: Room height, the height of the prism (m)
 H _{ Ro }

: The critical room height, the height that fulfills (S–V) equality (m)
 n

: Number of sides
 Per

: Perimeter (m)
 S

: Room total surface area (m^{2})
 S_{Min}

: The minimum total surface area (m^{2})
 S_{W}

: Walls total surface area (m^{2})
 r

: Radius (m)
 r _{ o }

: The critical radius, the radius that fulfills (Per–Ar) equality (m)
 R_{W}

: Walls ratio, S_{W}/S (Ratio)
 R _{ Wo }

: The critical walls ratio, the ratio between walls total surface area and total surface area when S is minimum (S_{Min}) (Ratio)
 V

: Room volume (m^{3})
 ω _{ o }

: The critical ratio, the ratio between H_{R} and r when S is minimum (S_{Min}) (Ratio)
The other terms will be illustrated in figures according to each case as required.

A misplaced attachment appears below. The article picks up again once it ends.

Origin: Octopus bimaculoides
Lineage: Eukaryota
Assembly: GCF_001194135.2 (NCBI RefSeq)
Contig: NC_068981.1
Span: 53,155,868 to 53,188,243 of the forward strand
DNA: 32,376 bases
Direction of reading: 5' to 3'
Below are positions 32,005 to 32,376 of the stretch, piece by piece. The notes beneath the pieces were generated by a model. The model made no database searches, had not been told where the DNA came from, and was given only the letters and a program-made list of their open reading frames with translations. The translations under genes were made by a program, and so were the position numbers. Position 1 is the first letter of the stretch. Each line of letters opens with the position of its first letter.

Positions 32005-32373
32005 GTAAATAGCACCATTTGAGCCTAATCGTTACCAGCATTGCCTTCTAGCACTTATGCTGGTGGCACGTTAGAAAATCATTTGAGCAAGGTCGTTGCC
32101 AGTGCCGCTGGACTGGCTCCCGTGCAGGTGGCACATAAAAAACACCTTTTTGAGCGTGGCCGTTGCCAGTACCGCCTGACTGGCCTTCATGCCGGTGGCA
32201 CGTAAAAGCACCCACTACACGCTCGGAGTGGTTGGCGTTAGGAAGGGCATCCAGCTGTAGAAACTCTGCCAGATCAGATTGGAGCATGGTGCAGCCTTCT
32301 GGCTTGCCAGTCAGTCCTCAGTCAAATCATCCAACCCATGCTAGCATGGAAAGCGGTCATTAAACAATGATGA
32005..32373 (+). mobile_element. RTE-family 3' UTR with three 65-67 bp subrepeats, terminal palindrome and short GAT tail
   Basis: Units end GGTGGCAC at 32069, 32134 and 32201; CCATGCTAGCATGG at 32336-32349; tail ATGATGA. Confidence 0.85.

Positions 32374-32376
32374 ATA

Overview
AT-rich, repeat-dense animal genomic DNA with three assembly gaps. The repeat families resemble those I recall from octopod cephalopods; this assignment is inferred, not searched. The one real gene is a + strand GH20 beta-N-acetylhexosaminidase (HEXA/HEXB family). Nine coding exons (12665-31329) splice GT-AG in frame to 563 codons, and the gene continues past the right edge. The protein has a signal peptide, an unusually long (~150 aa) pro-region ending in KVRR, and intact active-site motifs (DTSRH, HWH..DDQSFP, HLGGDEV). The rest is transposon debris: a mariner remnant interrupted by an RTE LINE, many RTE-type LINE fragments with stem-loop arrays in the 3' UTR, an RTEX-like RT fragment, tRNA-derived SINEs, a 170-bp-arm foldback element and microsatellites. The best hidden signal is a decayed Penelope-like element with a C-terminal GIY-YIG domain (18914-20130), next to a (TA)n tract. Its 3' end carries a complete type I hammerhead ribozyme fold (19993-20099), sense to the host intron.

Room Assumptions

To be contained in a circle.

Its central angle ψ is constant and equal to 360/n.
Through this part, it is assumed that the angle θ, Ar and V are the independent variables whereas Per and S are the dependent ones. Figure 2 shows the terms: θ, ψ, h, L and r in the regular multisided shapes.
The Mathematical Relationships of Multisided Shapes
Remark 1: Effect of θ on S
Remark 2: the Minimum Total Surface Area, S_{Min}

Case of constant θ, where both Ar and H_{R} are variables. Or;

Case of variable θ, where both Ar and H_{R} are constants.
Case I, Constant θ, Variable Ar and H_{R}